Description
Date/Time: 04-23-2019 - Tuesday - 05:00 PM - 07:00 PM
Wilson Kong1 Matthew Ralphs1 Robert Wang1 Konrad Rykaczewski1

1, Arizona State University, Tempe, Arizona, United States

As increasingly powerful microelectronic chips shrink in size and scale, inadequate waste heat dissipation ultimately results in poor computational performance or early device failure. Therefore, advances in thermal interface materials (TIMs) are necessary in combating detrimental heating issues by providing improved avenues for thermal transport. Many types of polymer-filler combinations for TIMs have been explored to maximize the composite thermal conductivity, while only leading to thermal conductivities of up to 2 W m-1K-1. One of the primary limitations to efficient thermal transport in TIMs lies in the boundary resistance generated by the point-contact of filler particles. Additionally, the thermally conductive inclusions are often rigid particles which can lower the elasticity of the composite at high fill factors. Increasing the effective contact area between filler materials could potentially result in much higher composite thermal conductivities [1,2]. Previous work done by Ralphs et al. has shown a substantial increase in thermal conductivity by up to 17 W m-1K-1with copper particles bridged by liquid metals in a PDMS matrix [3].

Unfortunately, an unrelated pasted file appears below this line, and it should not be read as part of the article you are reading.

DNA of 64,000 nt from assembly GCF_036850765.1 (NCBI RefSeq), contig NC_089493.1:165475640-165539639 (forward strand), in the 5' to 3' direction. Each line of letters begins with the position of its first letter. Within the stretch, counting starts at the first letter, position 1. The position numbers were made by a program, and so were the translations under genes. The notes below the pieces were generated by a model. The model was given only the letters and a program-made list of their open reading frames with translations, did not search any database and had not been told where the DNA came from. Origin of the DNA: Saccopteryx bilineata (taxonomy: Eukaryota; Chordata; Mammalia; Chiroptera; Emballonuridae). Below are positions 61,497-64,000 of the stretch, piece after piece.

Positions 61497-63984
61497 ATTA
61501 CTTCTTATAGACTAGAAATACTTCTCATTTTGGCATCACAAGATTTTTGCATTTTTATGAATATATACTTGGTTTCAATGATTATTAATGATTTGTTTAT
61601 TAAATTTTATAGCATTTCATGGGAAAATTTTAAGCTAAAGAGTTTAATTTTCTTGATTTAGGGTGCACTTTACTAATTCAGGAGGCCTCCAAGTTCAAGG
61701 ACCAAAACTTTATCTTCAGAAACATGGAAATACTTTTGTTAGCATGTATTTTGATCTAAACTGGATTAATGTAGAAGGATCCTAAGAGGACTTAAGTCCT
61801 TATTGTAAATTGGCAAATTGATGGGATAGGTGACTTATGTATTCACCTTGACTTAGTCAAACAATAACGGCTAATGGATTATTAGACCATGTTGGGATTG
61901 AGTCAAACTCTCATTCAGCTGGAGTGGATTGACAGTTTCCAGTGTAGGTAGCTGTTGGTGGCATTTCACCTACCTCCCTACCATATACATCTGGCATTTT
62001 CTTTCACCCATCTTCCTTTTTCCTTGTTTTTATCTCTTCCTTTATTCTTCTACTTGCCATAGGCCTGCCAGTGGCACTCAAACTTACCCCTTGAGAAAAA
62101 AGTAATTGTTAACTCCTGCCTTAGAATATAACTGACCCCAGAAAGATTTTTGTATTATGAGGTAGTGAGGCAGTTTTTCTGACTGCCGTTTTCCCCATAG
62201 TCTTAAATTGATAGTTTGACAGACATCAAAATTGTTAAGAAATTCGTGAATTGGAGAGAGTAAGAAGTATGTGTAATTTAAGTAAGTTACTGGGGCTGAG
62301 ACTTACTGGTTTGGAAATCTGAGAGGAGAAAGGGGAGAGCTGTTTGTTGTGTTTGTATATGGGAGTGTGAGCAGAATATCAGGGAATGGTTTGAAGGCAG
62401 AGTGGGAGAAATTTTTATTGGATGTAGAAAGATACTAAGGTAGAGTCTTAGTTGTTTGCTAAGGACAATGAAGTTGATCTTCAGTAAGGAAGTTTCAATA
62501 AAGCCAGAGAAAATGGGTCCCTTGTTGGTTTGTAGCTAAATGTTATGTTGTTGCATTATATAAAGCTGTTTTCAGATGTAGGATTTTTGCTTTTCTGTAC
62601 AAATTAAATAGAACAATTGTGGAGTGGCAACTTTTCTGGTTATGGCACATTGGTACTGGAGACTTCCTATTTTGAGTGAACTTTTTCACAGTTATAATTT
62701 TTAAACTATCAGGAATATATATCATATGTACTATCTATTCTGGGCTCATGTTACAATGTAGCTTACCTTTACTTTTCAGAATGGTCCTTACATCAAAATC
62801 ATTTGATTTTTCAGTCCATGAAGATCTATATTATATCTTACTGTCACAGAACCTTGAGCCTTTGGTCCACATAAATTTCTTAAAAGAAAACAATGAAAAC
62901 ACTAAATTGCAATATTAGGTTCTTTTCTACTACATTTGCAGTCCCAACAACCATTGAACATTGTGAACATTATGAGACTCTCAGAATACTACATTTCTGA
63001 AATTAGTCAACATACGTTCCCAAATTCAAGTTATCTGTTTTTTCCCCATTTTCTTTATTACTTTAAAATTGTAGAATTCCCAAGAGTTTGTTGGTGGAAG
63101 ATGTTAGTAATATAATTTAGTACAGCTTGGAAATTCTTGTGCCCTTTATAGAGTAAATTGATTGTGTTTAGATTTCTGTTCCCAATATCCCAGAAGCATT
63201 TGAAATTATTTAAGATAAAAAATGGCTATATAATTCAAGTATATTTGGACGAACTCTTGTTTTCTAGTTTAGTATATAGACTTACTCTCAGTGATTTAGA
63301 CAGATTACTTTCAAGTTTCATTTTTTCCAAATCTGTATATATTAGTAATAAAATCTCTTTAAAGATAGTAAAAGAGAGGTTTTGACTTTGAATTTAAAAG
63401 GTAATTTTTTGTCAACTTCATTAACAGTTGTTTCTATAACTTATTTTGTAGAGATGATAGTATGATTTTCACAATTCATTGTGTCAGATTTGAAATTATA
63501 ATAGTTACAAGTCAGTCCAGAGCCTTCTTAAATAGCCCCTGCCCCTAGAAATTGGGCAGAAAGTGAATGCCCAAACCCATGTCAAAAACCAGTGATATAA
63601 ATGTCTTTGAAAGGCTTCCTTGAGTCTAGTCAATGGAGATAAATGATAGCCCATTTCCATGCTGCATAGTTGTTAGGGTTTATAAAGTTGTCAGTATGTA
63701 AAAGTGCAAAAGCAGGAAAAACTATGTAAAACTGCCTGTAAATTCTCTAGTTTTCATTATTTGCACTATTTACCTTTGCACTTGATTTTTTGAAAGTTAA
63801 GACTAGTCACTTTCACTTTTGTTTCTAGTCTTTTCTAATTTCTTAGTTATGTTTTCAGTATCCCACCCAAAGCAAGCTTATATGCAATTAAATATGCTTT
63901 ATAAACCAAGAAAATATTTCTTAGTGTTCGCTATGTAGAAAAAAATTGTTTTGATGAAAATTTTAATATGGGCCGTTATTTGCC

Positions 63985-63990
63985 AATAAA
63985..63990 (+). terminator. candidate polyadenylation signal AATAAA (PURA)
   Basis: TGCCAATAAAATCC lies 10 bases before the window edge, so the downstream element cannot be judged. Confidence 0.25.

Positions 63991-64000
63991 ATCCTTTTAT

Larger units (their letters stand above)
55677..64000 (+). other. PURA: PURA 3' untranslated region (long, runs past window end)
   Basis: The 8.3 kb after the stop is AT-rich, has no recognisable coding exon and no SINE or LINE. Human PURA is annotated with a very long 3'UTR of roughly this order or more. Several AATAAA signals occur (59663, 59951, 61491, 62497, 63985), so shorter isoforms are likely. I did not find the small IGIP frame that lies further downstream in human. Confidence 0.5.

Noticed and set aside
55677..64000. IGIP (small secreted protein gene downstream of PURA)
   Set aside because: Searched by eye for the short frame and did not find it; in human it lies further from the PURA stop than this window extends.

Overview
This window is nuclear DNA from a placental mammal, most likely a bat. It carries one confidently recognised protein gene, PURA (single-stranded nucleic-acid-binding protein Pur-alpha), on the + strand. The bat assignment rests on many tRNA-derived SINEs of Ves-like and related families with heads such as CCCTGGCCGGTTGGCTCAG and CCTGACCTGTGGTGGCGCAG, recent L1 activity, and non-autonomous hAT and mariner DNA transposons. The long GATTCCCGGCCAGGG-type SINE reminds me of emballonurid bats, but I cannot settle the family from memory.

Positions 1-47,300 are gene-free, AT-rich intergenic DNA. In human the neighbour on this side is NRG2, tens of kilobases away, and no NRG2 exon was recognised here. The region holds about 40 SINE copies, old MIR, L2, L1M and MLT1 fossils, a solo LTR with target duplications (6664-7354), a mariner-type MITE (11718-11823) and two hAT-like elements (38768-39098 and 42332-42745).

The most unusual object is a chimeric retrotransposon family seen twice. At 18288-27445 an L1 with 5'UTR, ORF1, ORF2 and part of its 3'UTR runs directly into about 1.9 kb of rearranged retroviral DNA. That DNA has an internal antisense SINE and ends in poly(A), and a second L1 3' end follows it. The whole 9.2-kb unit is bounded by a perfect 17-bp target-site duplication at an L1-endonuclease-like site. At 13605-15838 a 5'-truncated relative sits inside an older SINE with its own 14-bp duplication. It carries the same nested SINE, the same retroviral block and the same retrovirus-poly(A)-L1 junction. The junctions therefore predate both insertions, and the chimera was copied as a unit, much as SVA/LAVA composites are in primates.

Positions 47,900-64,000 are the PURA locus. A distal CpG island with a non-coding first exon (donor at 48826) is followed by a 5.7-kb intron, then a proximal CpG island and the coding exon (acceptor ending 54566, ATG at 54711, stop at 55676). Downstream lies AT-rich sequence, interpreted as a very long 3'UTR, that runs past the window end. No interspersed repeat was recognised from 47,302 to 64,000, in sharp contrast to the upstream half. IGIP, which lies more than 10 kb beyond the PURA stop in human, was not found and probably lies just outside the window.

In this work, multi-phase fillers comprised of a solid metal core with a liquid metal shell are proposed as a promising solution to reducing point-contact boundary resistance. Liquid metals form a self-limiting oxide layer that encapsulates the liquid metal and can rupture under applied pressure, therefore allowing liquid metal coated particles to connect. Due to the tendency of liquid metals to alloy with and/or embrittle many metals, tungsten is selected as the core material for its relative inertness towards liquid metals. In addition, tungsten particles coated with liquid metals can also be mechanically processed to increase the effective contact area between adjacent particles. The novel combination of deformable liquid shells and highly thermally conductive solid particles can potentially lead to composite materials that facilitate more efficient heat transport and are still stretchable. This research seeks to demonstrate a reduction in thermal boundary resistance that improves TIMs through novel materials processing methods.
References:
[1] Mamunya et al. Eur. Polym. J. 2002. 8(9), 1887-1897.
[2] Seshadri et al. Adv. Mater. Interfaces. 2015. 27(17), 175601.
[3] Ralphs et al. ACS App. Mater Inter., 2018.10(2), 2083-2092.

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